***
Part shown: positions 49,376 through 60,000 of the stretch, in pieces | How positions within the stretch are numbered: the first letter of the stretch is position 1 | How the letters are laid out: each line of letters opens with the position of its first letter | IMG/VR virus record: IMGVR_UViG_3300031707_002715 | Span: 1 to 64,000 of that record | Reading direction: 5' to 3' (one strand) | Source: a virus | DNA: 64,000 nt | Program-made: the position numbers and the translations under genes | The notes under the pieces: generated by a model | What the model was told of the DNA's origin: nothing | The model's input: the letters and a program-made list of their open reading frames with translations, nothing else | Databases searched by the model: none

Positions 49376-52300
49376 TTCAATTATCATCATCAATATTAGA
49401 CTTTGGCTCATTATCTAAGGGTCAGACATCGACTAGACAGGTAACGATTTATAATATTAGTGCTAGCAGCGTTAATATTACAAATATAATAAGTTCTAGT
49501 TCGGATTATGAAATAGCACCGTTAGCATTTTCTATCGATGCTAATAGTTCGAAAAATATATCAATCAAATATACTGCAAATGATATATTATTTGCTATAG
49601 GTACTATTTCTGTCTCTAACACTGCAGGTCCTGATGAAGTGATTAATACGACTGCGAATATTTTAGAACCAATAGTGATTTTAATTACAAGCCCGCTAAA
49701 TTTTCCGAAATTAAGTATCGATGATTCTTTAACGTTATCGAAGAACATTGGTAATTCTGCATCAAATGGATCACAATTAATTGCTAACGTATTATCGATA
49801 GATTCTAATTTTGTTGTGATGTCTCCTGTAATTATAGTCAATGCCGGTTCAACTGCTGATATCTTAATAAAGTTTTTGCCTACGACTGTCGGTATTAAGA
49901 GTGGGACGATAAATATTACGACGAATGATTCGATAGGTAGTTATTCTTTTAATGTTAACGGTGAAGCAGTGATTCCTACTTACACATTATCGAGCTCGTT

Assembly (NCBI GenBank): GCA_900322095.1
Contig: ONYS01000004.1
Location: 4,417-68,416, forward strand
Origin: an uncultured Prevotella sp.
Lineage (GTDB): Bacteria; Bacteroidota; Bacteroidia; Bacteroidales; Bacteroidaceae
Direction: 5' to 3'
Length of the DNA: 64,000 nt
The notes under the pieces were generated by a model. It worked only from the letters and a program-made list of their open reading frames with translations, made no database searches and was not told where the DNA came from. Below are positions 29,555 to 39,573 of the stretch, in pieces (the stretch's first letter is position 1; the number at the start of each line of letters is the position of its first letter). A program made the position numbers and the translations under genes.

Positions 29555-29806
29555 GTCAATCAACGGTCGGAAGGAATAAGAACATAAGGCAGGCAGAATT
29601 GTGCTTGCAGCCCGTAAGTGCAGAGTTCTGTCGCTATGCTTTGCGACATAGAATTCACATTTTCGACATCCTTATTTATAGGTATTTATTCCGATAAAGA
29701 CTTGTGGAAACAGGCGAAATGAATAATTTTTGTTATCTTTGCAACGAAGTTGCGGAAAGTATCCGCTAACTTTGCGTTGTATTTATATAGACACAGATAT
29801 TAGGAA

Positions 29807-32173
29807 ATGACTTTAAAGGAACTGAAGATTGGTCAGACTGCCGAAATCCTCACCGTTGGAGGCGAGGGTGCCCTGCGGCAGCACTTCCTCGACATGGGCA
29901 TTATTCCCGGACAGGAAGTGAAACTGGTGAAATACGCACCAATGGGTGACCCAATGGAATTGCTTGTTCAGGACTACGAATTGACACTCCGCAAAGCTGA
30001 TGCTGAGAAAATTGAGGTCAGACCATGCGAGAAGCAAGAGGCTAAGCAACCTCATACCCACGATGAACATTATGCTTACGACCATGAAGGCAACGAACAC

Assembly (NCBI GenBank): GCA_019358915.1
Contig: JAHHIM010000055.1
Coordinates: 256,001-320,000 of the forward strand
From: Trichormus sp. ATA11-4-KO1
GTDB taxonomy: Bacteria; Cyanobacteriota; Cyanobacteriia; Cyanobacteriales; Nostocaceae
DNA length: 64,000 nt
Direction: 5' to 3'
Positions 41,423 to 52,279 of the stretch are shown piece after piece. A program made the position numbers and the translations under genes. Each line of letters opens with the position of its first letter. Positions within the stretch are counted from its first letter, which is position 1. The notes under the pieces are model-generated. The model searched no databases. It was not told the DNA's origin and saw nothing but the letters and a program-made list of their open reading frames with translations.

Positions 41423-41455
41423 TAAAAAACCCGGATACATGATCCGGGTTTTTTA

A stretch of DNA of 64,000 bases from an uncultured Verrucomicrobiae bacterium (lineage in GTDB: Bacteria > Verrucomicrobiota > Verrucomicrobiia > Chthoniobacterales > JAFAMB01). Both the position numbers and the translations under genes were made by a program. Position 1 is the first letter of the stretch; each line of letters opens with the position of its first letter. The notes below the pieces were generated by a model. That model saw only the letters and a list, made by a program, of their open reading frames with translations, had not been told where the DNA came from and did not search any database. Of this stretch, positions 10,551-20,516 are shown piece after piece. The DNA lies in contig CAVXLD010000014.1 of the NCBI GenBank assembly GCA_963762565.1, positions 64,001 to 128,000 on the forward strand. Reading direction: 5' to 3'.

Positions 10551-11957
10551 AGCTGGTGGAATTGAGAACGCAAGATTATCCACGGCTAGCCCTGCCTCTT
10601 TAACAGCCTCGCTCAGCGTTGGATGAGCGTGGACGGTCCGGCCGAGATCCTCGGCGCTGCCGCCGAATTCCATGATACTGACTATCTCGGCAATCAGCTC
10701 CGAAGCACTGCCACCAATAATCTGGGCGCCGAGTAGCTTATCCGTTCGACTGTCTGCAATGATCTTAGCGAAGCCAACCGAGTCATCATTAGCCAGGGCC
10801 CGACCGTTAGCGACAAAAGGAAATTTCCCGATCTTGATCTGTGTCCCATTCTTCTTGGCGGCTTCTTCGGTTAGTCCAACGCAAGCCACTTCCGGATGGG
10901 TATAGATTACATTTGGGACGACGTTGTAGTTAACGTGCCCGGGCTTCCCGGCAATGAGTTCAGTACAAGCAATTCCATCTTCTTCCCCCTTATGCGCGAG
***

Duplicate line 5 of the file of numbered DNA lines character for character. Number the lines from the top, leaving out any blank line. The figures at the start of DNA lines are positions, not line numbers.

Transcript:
49501 TCGGATTATGAAATAGCACCGTTAGCATTTTCTATCGATGCTAATAGTTCGAAAAATATATCAATCAAATATACTGCAAATGATATATTATTTGCTATAG